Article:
The ADL needs the moral high ground

I am embarrassed by the way the ADL continues to dig itself deeper into a moral morass by opposing legislation recognizing the Armenian Genocide.

Here is part of a letter by Andrew H. Tarsy, New England regional director of the ADL, reponding to a critical article in the Jewish Advocate:

We don’t understand why you are singling us out. ADL’s position on this issue is in line with that of a number of other major American Jewish organizations, who believe, like us, that efforts in Washington to enact legislation on the Turkey-Armenian question are counterproductive to the goal of having Turkey itself come to grips with its past. That is why we have taken no position on what action Congress should take on the measure.

We continue to believe this is the best way to proceed, particularly because Turkish Jews have expressed concerns about the impact on them of a U.S. Congressional resolution, because Turkey is a key strategic ally and friend of the United States, because Turkey is a critical friend of Israel and because Turkey is the most critical country in the world in the life and death struggle between Islamic extremists and moderate Islam. We also believe that legislative efforts outside of Turkey will continue to be counterproductive.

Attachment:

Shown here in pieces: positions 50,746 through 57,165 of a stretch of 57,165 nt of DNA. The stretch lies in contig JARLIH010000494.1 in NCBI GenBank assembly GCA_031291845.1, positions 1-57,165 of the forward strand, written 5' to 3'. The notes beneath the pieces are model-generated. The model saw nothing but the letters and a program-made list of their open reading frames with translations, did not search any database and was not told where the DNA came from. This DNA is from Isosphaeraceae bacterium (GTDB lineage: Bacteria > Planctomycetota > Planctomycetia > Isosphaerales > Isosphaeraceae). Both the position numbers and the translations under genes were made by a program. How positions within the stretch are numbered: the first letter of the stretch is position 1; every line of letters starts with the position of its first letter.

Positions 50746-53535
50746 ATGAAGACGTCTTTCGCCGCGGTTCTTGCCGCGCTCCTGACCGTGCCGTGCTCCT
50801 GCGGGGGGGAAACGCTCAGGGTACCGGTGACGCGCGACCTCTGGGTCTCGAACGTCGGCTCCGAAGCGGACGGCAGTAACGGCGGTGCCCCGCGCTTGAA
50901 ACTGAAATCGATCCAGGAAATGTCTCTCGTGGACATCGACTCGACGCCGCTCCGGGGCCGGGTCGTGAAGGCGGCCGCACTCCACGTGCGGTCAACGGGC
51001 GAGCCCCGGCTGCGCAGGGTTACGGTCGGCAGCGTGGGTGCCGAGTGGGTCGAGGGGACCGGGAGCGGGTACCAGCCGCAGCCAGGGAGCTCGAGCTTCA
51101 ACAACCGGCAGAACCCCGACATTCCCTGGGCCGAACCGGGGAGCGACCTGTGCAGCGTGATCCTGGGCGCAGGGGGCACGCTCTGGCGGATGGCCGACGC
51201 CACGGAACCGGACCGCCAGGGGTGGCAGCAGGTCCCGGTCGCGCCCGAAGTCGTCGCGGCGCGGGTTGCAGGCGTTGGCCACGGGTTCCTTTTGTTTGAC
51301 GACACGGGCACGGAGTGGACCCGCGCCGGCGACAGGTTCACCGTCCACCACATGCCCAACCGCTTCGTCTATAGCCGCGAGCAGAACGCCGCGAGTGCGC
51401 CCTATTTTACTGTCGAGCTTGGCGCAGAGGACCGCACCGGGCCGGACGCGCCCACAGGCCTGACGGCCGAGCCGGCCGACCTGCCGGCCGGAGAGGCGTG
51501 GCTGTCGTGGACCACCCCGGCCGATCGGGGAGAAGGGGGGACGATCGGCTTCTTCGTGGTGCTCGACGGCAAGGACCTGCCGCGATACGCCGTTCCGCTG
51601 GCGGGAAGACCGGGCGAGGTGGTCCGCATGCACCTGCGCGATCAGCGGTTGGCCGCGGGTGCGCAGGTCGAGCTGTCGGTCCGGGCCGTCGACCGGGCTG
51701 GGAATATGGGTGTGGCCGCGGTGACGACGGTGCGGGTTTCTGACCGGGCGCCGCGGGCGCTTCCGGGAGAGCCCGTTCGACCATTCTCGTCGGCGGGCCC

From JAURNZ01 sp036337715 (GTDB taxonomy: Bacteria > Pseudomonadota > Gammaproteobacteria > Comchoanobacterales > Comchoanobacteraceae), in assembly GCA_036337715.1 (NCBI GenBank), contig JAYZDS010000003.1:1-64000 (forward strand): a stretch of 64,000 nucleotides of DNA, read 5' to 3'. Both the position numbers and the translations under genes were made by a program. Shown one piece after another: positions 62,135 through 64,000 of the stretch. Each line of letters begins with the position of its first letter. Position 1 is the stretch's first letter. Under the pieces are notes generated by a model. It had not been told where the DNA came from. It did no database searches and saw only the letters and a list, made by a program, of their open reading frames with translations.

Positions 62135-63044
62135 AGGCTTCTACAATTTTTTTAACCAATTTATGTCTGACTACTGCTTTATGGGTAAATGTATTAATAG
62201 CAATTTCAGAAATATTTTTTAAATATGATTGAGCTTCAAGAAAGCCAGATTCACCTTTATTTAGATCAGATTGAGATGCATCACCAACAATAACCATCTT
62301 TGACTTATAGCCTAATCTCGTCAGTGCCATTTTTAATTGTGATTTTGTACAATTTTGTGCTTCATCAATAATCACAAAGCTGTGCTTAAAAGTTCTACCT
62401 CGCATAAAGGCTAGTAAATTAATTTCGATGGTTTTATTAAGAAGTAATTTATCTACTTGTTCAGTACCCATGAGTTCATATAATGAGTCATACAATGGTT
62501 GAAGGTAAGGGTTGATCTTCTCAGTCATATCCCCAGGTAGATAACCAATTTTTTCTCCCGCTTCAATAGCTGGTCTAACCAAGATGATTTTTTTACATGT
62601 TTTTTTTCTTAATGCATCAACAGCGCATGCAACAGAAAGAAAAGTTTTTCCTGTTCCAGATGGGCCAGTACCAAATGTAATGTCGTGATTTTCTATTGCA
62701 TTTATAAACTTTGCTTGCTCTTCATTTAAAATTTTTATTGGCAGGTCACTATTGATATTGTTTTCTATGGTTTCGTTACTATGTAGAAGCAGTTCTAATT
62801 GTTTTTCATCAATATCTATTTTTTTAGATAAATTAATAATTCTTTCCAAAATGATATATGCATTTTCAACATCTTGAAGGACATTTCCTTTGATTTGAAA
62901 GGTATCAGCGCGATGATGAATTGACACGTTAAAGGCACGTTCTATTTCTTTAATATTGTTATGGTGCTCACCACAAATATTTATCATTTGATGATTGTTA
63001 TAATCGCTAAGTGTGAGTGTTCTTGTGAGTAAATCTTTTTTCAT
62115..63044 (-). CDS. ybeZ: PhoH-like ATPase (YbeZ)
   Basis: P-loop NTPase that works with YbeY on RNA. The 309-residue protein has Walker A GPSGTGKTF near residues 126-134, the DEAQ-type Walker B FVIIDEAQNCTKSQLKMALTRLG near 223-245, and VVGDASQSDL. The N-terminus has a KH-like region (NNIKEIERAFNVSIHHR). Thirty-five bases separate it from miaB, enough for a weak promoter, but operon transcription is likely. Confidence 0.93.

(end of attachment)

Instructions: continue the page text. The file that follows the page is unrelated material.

A few points:

First, any implication that this view is shared by a majority of Jews in the US is false. Yes, the ADL and a few other organizations took this position, but others did not, including some of the largest. The ‘singling out’ is because they are in the minority, not the majority.

Second, the only mitigating circumstance is the question of the Turkish Jews. The ADL and others took their position after meeting with a delegation from the Turkish Jewish community, who expressed anxiety about possible reprisals if they didn’t succeed in getting support for the Turkish government’s stance against the resolution. This sort of issue has tormented Jewish leaders for 2000 years. Most of the time, appeasement of tyrants has been a poor strategy, and doesn’t result in better treatment for a Jewish minority in the long run. This is one of the reasons for the existence of the State of Israel.

Third, the argument that efforts to force the Turks to accept the truth will be ‘counterproductive’, that one is somehow preventing them from “coming to grips with their past” by supporting such resolutions — please. This argument is disingenuous, and is enough to make me blush on behalf of Tarsy and the ADL.

But having said that, I am horrified by the venom being poured on the ADL by leftwing critics, who are using this as a club to beat the steadfastly pro-Israel ADL.

The ADL is a unique organization whose lack would be sorely felt. But it can only be effective from the moral high ground. If it are to keep from being regarded as just another pressure group, it must firmly renounce its  indefensible position on this issue.

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